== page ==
Originally published October 4, 2014
As I am trying to do with each post moved, I checked the links provided in the original post. The study referenced here is no longer available; however, there is still important information for anyone dealing with dementia and long-term care of a family member.
I had written Meryl Comer, author of Slow Dancing with a Stranger, because I was so touched by her experience. She just happens to be a very reachable kind of lady and full of passion for her focus; mental health. During our chat she asked if I would share the press release for the Health eBrain Study around noon EDT, September 29, 2014. And I did. Everywhere I could think of. I also went one step further – I took the test.
The test was a simple one that really didn’t take all that long to do. You do provide some demographic information, mainly so that the researchers can compare apples with apples, sort of. It is NOT an IQ test. It tests your response time, the ability to remember a sequence (both forwards and backwards) and your ability to assess changing information based on some really simple parameters. Your score is provided at the end of each section and you were allowed to practice—how many times I’m don’t really know. My mouse got stuck in a couple of places and caused me to register a few errors. Which is okay; you aren’t competing for a scholarship or a vacation or anything, but it is a nice thing to provide the most accurate information you can.
So what is all the fuss about? Let me quote from the press release:
Changes in cognitive efficiency are closely linked and can occur with depression, fatigue, stress, and long-term chronic illness. This impact is particularly severe for caregivers of individuals with complex chronic conditions like Alzheimer’s and other dementias, two-thirds of whom are women. The physical, mental and emotional burden over time can take as much as ten years off a family caregiver’s life. It also can increase the caregiver’s own risk for dementia. [The numbers Meryl gave me are 6-1].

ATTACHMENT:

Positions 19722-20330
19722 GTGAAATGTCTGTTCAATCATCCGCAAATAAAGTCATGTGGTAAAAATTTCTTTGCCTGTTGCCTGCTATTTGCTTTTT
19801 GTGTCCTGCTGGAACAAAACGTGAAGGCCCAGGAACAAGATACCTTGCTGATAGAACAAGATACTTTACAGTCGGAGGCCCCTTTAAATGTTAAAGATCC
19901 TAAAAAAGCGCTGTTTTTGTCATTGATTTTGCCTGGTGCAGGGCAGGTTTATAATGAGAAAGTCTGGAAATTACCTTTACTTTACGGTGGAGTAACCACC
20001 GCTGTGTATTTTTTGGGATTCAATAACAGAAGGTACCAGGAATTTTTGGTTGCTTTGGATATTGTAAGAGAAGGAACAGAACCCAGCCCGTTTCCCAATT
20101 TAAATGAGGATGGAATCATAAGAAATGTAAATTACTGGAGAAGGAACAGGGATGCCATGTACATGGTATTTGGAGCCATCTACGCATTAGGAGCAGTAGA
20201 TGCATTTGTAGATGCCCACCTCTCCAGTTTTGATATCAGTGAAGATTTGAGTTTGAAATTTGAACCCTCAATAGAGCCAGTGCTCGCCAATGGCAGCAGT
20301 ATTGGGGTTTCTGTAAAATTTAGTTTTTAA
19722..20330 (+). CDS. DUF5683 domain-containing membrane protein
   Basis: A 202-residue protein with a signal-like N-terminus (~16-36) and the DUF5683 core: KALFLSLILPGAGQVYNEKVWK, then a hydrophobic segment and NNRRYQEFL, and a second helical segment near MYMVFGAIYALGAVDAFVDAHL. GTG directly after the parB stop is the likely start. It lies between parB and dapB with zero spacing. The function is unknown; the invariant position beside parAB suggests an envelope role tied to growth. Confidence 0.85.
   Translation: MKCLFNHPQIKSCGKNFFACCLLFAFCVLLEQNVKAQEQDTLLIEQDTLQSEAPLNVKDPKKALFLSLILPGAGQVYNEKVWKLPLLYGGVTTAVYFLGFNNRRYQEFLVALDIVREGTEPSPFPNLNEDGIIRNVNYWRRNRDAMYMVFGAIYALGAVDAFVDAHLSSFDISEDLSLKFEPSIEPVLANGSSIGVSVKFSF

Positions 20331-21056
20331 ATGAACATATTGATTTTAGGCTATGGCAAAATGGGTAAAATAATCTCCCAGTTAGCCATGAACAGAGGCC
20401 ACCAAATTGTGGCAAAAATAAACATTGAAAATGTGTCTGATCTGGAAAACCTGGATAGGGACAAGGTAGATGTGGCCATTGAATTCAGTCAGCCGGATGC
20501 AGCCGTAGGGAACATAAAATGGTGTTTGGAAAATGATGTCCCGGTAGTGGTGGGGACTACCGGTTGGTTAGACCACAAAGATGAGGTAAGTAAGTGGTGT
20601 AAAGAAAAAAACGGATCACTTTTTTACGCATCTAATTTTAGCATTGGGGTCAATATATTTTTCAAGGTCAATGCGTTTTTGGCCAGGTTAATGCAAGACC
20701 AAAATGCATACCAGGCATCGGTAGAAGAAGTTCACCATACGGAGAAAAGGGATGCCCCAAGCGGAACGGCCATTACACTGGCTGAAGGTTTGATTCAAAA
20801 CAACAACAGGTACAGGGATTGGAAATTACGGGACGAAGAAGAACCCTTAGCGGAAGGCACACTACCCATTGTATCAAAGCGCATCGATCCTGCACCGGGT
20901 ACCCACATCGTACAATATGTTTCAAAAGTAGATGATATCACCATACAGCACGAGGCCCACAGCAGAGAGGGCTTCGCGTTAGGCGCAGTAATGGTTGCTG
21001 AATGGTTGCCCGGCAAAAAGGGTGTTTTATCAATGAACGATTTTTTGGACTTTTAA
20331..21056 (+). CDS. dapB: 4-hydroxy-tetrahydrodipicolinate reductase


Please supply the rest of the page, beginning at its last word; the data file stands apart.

“Over fifteen million unpaid individuals provide care to the 5.4 million victims with Alzheimer’s or other dementias. [Just to point out the math, that is less than 3 individuals per patient which means that most of us are working far more than one 8-hour shift, seven days a week, 52 weeks a year.] We form the backbone of all unpaid long-term care in the U. S. What happens to our loved ones if something happens to us?” (Meryl Comer, a 17-year veteran of caregiving and President of the Geoffrey Beene Foundation Alzheimer’s Initiative.)
The list of supporters for the program read like a who’s who in the world of caregiving and dementia. The organization is still going strong and working toward ways to support both the caregiver and the loved ones under care. Check out US Against Alzheimer’s.